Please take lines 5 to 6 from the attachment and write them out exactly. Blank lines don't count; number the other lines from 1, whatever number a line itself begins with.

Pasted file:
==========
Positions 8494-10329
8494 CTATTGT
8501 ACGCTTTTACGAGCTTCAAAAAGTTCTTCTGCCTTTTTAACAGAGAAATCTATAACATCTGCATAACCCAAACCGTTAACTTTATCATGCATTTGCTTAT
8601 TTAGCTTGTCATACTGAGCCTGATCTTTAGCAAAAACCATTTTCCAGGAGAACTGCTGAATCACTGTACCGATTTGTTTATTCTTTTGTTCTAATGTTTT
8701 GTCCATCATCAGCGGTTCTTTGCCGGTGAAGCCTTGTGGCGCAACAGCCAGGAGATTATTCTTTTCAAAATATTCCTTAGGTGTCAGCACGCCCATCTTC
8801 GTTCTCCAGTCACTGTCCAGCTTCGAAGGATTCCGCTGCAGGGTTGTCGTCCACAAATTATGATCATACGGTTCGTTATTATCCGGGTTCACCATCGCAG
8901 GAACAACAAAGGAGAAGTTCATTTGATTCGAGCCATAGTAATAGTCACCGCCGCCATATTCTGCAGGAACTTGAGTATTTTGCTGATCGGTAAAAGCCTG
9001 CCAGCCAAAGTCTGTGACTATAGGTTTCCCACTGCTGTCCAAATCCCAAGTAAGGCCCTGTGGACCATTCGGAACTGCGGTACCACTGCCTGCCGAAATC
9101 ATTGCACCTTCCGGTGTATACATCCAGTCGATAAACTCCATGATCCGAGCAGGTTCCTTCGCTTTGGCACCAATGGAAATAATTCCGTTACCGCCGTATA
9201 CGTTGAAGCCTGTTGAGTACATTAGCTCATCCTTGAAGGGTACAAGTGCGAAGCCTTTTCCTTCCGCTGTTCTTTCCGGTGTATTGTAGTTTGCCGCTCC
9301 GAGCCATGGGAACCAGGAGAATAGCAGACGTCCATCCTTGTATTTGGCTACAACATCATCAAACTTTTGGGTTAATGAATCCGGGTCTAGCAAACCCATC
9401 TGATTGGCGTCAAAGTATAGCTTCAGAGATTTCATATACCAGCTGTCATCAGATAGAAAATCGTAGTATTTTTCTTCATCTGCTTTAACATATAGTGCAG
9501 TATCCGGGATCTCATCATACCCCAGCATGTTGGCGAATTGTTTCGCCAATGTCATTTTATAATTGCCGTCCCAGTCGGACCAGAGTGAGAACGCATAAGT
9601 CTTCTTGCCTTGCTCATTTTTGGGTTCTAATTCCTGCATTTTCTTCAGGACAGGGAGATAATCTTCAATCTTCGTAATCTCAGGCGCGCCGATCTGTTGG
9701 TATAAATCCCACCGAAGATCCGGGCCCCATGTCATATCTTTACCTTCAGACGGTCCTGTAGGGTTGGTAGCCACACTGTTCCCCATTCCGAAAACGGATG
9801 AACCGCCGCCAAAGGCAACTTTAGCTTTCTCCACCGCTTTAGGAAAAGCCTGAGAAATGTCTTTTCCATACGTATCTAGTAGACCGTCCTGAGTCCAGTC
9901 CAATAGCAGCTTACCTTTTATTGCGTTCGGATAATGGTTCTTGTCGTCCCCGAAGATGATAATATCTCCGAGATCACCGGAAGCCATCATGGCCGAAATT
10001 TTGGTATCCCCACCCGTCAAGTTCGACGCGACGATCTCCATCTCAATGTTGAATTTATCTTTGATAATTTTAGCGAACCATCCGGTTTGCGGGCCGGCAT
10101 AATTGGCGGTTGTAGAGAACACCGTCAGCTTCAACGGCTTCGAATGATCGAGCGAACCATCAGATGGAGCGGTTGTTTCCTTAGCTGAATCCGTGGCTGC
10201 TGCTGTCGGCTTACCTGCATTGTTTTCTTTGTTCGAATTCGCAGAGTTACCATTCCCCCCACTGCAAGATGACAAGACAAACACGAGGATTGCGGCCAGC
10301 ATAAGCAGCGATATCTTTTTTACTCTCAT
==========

8701 GTCCATCATCAGCGGTTCTTTGCCGGTGAAGCCTTGTGGCGCAACAGCCAGGAGATTATTCTTTTCAAAATATTCCTTAGGTGTCAGCACGCCCATCTTC
8801 GTTCTCCAGTCACTGTCCAGCTTCGAAGGATTCCGCTGCAGGGTTGTCGTCCACAAATTATGATCATACGGTTCGTTATTATCCGGGTTCACCATCGCAG